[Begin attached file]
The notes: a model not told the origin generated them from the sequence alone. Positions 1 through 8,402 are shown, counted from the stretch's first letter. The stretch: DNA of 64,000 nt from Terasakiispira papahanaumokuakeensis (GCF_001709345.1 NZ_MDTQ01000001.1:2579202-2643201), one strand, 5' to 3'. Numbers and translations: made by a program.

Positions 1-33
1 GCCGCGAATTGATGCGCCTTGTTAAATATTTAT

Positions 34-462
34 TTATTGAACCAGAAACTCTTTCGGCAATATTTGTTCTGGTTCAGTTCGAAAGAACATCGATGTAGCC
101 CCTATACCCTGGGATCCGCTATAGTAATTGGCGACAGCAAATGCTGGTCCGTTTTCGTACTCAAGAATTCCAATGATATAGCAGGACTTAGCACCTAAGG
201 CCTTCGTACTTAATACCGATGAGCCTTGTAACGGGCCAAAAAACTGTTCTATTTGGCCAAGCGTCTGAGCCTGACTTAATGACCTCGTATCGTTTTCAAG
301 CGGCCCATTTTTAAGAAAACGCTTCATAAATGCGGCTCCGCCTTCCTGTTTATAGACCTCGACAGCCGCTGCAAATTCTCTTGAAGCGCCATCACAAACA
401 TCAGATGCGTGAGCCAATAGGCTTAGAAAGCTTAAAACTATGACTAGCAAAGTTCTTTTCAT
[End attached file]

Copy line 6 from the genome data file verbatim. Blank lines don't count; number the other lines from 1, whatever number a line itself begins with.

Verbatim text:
101 CCTATACCCTGGGATCCGCTATAGTAATTGGCGACAGCAAATGCTGGTCCGTTTTCGTACTCAAGAATTCCAATGATATAGCAGGACTTAGCACCTAAGG